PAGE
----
As Gwinnett County officials kicked off a series of open houses to gather public input on county commission redistricting, there was one question that loomed in the background over the proceedings: whether the commission should be expanded.
That question is looming over redistricting in Gwinnett this year because of a recent attempt by Sen. Clint Dixon, R-Buford, to get Senate Bill 6 EX passed to expand the commission from four districts and a chairperson to nine districts and a chairperson.
That effort — which had no input from county officials — came to a halt this past Tuesday, but it wasn’t far from the minds of some people who attended the county’s first redistricting open house at the Duluth library on Wednesday even though county officials tried to look ahead.
“I did hear at a press conference that Sen. Dixon was looking to work with the Gwinnett County staff and Board of Commissioners for the local maps,” county Commissioner Kirkland Carden said. “I’ll take him at his word for it and (I’m) looking forward to working with him.”
The next open house will be held from 6:30 p.m. until 8 p.m. on Tuesday at the Lucky Shoals Park Community Center, which is located at 4651 Britt Road in Norcross. The open house will be hosted by Commissioner Ben Ku.
One question the county will have to look at is expansion. Dixon’s bill dealing with the commission may have stalled in the General Assembly’s special session, but it is expected the issue will come up again during the 2022 regular session, which begins in January.
Matthew Holtkamp said he supports the idea of expanding the commission to get the number of residents represented by each commissioner decreased, but he does not support making the board as big as Dixon proposed. Holtkamp lives in Buford but owns a heating and air business in Suwanee.
“Dixon has suggested nine, but I think that sounds (like) a little too much,” he said. “I think seven — probably adding three more — (would work).”
Meanwhile, Snellville resident Catherine Hardrick took a totally different stance on the issue. She wants the district lines to be draw with equity in mind to make sure no ethnic group is packed solely into one district.
“I don’t think it should expand, especially if it’s going to cost us $2 million to do so,” she said, referencing a cost figure that was mentioned during a Senate committee hearing on the legislation to expand the commission. “I’m willing to listen to a proposal, but tell me why.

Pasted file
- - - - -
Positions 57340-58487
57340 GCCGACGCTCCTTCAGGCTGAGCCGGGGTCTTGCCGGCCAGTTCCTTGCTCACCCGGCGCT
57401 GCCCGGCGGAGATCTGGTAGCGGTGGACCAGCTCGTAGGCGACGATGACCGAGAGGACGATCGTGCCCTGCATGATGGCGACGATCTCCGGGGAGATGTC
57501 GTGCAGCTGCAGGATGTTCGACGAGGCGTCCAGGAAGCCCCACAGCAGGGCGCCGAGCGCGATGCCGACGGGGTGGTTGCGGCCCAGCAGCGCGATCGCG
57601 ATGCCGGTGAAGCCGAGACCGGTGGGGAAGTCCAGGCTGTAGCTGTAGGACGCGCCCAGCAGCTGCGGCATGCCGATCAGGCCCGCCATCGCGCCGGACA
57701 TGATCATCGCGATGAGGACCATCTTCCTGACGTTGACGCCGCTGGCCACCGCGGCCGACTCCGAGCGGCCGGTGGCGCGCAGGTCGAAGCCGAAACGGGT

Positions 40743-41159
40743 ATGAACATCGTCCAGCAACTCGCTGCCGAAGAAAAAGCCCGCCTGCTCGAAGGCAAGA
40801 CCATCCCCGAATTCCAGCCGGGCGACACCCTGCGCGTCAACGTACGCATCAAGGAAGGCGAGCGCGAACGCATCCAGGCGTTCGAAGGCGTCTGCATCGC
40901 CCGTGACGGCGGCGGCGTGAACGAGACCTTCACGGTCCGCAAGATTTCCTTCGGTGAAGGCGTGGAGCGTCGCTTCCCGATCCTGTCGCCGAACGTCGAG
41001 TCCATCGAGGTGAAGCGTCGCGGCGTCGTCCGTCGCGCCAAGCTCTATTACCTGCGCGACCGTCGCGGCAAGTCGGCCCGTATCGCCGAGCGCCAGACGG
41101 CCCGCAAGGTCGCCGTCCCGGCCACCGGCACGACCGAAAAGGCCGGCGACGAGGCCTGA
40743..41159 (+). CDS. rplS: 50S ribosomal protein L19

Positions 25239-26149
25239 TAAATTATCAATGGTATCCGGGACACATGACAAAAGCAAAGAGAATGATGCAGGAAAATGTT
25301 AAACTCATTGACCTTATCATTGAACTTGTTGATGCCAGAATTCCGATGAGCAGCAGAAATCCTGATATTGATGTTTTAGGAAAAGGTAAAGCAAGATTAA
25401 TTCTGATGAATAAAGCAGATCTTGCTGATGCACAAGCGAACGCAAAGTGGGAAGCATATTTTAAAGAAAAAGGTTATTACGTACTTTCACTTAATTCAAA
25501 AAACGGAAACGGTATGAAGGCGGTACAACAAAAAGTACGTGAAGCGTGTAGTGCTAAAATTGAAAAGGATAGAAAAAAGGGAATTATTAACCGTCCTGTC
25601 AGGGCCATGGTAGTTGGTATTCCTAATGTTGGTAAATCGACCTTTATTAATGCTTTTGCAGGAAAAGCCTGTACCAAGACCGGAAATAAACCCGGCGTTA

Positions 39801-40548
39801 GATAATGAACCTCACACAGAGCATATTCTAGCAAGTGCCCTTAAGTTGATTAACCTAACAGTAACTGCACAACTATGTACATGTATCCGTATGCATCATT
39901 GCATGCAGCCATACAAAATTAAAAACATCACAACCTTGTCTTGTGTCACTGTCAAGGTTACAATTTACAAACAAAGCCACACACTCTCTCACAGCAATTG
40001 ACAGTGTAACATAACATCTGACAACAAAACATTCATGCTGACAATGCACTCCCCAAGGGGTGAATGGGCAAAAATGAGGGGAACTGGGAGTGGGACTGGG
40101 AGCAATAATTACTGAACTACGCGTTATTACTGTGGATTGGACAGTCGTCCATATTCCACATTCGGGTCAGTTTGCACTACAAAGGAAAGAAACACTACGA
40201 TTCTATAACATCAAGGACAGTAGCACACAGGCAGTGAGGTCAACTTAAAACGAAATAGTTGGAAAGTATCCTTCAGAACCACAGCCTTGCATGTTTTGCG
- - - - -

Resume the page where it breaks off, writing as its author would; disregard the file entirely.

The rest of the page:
“Give me the pros. I don’t see any pros, and as a taxpayer, $2 million — that’s just what we know it’s going to cost. What are those other costs associated with that growth that we don’t even know about?”
Attendees at the open house in Duluth this past week were asked which geographical area they most wanted to see kept intact within a commission district, including cities, zip codes, school clusters or voting precincts.
The county also presented maps that showed where the distribution of different ethnic groups, such as Asians, Blacks, Hispanics and whites, reside around the county. The current commission district map, as well as the district map from the 2000s, were on display as well.
Carden singled out an issue in the 2003 to 2012 commission district map where District 1 — the district he now represents — included a leg that dipped so far into neighboring District 2 that it nearly cut it in half.
“This is the kind of stuff we’re trying to avoid when creating the new maps,” said Carden, who said he felt the debate over expanding the commission would not impact the work of gathering redistricting input. “(The goals include) keeping communities together, keeping cities together, having a map that’s contiguous and most importantly, having a process that’s transparent, that solicits community input.”
State Sen. Michelle Au, D-Johns Creek, said the information the county is gathering will be helpful when the Gwinnett legislative delegation and the General Assembly as a whole look at proposed maps for the county.
Au sits on the Senate State and Local Government Operations Committee, which is the city that would consider local redistricting maps in the Senate during the legislative session.
“Since we were able to pause (SB 6 EX) and slow it down, I think that’s great,” Au said. “We have time to do this right and allow the commissioners to do what they were planning to do all along, which was to have a very considered, data-driven, open and transparent process by which any Gwinnett resident can look at the map, say what they want to prioritize and we can all see what these priorities are.”